Consider the typically dense matrix A=[AnnAnpApnApp]. The following mixed model equations are equivalent to Equation (1), but can only be used to directly predict b^ and u^p, and it involves no changes in model assumptions (Henderson, 1986):

[XXXXI+λApp-1][b^u^p]=[Xyy].    (7)

The above representation of the model is useful to prove the derivation of Φ, but not computationally efficient, because App is generally not sparse and it cannot be inverted using the indirect inversion methods of Henderson (1976) or Quaas (1976). Equating row 3 of Equation (3) (Xb^+λApnu^n+(I+λApp)u^p=y) and row 2 of Equation (7) (Xb^+(I+λApp-1)u^p=y) results in λApnu^n+(I+λApp)u^p=(I+λApp-1)u^p, which is rearranged to Apnu^n=(App-1-App)u^p. Solving the obtained equation with Equation (6):

      {Apnu^n=(App1App)u^pAnnu^n=Anpu^p    (Equation 6){Apnu^n=(App1App)u^p         u^n=(Ann)1Anpu^pApn(Ann)1Anpu^p=(App1App)u^pApn(Ann)1Anp=AppApp1AppApn(Ann)1Anp=App1Φ=App1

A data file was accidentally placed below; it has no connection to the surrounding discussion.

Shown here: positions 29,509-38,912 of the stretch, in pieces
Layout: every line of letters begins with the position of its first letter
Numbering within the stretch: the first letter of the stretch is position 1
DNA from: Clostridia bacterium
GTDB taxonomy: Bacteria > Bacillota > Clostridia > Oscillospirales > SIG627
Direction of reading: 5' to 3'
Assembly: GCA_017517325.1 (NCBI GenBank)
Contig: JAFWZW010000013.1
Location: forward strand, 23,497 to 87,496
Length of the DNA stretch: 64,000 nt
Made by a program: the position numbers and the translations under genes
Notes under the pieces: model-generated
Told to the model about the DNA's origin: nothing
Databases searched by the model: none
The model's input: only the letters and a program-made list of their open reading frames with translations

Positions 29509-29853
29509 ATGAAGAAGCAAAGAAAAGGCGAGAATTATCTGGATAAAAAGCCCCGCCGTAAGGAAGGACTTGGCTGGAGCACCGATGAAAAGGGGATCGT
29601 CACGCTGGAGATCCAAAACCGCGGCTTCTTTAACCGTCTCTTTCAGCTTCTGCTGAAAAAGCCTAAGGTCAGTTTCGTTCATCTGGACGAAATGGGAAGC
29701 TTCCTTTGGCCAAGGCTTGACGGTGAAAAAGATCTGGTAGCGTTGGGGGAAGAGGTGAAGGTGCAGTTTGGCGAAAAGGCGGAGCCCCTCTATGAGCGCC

Thus, forming and solving the mixed model equations using Φ will produce the same results as forming and solving the mixed model equations using App-1, but without the need to form A, invert or store App.

We carried out a test to compare the computational time between the full and the reduced animal model. Pedigree and phenotypes of 10,000 animals were simulated using R package pedSimulate (Nilforooshan, 2021). The pedigree was initiated with 100 founder animals (generation 0) of both sexes (50 each) and continued to eight generations. Except 2,000 randomly selected phenotypes from generations 6 to 8, other phenotypes were set to missing. Phenotypes were randomly assigned to five herds and the herd effect was added to phenotypes. The R statistical software (R Core Team, 2019) was used to analyse the data.